Professor Len Shackleton appears on BBC Three Counties

Professor Len Shackleton, Editorial Research Fellow at the Institute of Economic Affairs has appeared on BBC Three Counties to discuss tipping. In the interview Len argues that while it is a shock to the system for waiting staff to suddenly not receive full tips, they are part of a team and without the back of ... Continue reading
Labour Market
The latest push to license an occupation concerns the building trade. In line with Milton Friedman’s observation, the initiative comes not from the public which is ostensibly to be protected, but from the Federation of Master Builders. In its new proposals, the Federation raises predictable concerns: the “scourge of rogue and incompetent builders”, the need ... Continue reading

Mark Littlewood appears on BBC Radio 5 Live

Mark Littlewood, Director General at the Institute of Economic Affairs has appeared on BBC Radio 5 Live to discuss wage stagnation. In the interview Mark argues that while the TUC's analysis of wage stagnation and the reasons for it is right, their prescriptions are not. The underlying problem of wage stagnation has been productivity in ... Continue reading
Labour Market

New IEA report features in The Sun

A new IEA report on the impact of new technology and robots on the labour market has featured in The Sun. Just 15 per cent of workers' jobs are threatened by robots. A robot tax would actually deter job creation, decrease investment in the UK, and leave the UK lagging behind internationally. Read the full ... Continue reading

Len Shackleton writes for City AM

Len Shackleton, Editorial Research Fellow at the Institute of Economic Affairs has written for City AM following the release of his new paper on the rise of robots. There seems to be little evidence that job displacement is moving faster than the economy’s ability to develop new types of employment. The claims being made of ... Continue reading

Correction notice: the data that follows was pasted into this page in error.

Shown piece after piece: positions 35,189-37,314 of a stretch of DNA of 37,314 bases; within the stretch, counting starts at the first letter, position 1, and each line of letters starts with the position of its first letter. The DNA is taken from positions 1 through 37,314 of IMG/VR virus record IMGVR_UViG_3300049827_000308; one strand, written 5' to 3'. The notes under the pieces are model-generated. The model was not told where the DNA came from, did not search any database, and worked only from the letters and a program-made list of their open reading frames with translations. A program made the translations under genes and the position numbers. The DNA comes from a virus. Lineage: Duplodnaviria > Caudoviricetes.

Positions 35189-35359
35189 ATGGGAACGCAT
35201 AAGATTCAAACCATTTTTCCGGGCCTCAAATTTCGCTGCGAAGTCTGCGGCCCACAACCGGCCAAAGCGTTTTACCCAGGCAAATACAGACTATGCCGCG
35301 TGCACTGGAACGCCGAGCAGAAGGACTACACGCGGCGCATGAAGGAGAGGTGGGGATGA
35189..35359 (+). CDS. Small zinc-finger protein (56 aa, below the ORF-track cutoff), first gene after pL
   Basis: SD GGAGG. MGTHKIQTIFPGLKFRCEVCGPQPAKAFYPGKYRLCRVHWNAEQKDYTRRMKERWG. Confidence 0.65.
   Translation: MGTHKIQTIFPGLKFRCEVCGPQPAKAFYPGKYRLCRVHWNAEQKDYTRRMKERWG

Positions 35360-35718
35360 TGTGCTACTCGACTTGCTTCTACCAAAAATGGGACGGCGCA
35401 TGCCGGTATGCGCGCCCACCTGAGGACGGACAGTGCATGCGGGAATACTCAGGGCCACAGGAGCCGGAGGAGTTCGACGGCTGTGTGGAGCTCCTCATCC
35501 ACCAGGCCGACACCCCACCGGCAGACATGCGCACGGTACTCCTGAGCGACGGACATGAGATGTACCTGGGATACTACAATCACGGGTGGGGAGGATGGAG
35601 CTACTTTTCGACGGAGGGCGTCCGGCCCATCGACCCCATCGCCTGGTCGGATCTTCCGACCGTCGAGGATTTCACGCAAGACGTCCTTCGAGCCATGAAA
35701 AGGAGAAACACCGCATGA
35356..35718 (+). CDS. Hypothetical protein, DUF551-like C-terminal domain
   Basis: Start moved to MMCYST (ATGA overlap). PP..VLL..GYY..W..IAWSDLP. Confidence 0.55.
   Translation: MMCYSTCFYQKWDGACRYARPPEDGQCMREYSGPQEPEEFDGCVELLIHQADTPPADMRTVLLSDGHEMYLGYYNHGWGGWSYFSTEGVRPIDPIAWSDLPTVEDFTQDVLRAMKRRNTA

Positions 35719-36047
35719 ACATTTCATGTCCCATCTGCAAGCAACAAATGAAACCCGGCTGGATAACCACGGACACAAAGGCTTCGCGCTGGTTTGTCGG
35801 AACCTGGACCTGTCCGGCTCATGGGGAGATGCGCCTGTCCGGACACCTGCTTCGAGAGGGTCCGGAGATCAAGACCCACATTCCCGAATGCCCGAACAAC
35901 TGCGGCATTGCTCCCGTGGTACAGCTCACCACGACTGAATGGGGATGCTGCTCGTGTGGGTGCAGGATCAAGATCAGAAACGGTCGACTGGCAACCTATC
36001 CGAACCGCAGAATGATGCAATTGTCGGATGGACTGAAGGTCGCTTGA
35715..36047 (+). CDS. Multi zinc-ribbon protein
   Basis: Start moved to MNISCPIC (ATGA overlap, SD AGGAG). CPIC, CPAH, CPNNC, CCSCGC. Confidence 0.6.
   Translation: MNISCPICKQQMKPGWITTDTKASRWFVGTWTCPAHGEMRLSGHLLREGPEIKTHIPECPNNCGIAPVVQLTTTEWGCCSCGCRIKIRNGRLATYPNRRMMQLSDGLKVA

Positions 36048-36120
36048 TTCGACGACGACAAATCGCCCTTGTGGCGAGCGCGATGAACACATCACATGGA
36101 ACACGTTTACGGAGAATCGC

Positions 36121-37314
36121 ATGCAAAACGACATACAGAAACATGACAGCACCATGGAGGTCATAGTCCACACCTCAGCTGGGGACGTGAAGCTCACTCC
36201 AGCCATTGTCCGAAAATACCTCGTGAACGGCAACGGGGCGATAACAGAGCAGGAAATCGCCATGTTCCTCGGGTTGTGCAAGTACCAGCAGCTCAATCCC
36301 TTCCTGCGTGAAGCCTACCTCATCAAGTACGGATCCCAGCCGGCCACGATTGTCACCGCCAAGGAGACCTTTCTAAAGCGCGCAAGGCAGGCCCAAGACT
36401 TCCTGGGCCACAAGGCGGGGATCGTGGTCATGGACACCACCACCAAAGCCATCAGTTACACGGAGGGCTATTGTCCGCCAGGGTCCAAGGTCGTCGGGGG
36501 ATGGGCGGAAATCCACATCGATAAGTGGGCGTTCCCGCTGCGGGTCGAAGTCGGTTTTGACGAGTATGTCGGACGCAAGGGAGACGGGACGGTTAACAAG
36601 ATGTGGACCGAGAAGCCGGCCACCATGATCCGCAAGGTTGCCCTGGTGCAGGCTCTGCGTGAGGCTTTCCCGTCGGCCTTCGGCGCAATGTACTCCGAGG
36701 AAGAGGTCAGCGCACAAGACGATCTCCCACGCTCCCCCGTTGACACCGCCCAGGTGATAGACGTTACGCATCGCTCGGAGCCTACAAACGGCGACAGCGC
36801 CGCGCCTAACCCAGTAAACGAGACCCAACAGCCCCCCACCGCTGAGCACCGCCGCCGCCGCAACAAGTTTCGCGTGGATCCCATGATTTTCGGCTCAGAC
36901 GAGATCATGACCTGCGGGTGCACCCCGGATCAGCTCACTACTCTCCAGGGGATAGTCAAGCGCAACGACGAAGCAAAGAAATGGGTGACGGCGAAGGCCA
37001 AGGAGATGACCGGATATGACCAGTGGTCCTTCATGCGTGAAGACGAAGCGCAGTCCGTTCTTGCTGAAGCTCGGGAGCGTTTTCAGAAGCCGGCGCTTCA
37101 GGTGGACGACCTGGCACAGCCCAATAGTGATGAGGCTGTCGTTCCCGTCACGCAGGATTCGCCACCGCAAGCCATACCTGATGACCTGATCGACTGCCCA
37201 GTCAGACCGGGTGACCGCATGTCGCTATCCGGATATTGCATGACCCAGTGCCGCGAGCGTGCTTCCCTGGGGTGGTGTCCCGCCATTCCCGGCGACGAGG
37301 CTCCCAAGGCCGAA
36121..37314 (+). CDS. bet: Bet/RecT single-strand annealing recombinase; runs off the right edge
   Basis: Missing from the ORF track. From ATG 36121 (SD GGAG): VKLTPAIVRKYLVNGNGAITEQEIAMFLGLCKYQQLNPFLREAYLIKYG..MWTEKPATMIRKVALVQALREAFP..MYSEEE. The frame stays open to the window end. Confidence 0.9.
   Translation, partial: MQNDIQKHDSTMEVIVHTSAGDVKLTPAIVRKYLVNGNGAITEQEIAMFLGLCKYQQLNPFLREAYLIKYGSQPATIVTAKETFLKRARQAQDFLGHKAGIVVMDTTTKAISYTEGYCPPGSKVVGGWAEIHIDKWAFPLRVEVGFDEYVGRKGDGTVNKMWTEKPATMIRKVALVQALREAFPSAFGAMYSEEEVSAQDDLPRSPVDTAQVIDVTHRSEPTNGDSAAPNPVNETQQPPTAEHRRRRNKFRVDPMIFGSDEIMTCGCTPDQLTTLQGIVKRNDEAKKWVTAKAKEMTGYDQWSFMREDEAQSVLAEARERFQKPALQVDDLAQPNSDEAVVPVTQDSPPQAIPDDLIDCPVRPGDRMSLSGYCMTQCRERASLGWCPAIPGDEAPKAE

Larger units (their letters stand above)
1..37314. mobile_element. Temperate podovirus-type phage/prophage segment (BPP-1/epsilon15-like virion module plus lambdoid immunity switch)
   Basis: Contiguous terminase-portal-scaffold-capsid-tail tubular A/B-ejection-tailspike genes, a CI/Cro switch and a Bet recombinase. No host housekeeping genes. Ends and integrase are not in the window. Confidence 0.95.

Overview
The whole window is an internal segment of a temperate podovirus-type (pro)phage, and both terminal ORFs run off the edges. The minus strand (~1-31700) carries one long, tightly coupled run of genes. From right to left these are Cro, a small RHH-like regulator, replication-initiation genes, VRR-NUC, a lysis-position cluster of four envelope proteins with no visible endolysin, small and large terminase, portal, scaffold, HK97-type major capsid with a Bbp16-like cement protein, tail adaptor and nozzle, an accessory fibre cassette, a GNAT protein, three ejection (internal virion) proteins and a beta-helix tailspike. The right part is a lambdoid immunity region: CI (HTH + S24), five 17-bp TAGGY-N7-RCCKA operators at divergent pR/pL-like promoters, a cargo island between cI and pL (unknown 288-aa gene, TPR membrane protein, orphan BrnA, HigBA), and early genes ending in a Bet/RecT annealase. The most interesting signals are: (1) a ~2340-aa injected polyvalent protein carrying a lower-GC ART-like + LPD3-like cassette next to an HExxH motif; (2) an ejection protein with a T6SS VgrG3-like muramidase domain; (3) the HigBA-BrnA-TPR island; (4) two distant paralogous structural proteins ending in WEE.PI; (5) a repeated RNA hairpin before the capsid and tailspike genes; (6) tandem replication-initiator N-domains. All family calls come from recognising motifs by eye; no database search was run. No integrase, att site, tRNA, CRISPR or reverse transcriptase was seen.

Why we shouldn't panic about automation, algorithms and artificial intelligence

Summary: 1. It is claimed that robots, algorithms and artificial intelligence are going to destroy jobs on an unprecedented scale. 2. These developments, unlike past bouts of technical change, threaten rapidly to affect even highly-skilled work and lead to mass unemployment and/or dramatic falls in wages and living standards, while accentuating inequality. 3. As a ... Continue reading

IEA releases report on the rise of robots & their potential impact on the labour market

The panic surrounding technological development and the expanding use of robots is largely overstated, based on speculation and limited facts. In the UK we have at least as high a proportion of the population employed as 100 years ago: technology creates new jobs as well as destroying old ones. Calls for a ‘robot tax’ to ... Continue reading

Len Shackleton is quoted in The Sunday Times

Len Shackleton, Editorial Research Fellow at the Institute of Economic Affairs has been quoted in The Sunday Times on his report on occupational licensing. There are many disadvantages to occupational licensing. Regulations are supposedly introduced to protect the public from unscrupulous or incompetent practitioners. In reality, such rules entrench existing operators and exclude new entrants. ... Continue reading

Kate Andrews appears on UnHerd's podcast

Kate Andrews, News Editor at the Institute of Economic Affairs has appeared on UnHerd's podcast covering a variety of current issues including President Macron's visit to the USA, Facebook and the gender pay gap. In the interview Kate discussed the potential pitfalls of Facebook's crackdown on political advertisements. If Facebook are going to be letting ... Continue reading
Economic Theory
The governor of the Bank of England, Mark Carney, recently hit the headlines for his predictions of what might happen when robots take over many labour market tasks from humans. Carney argued that, if mechanisation led to lower living standards and greater inequality, “Marx and Engels may again become relevant.” There are quite a few ... Continue reading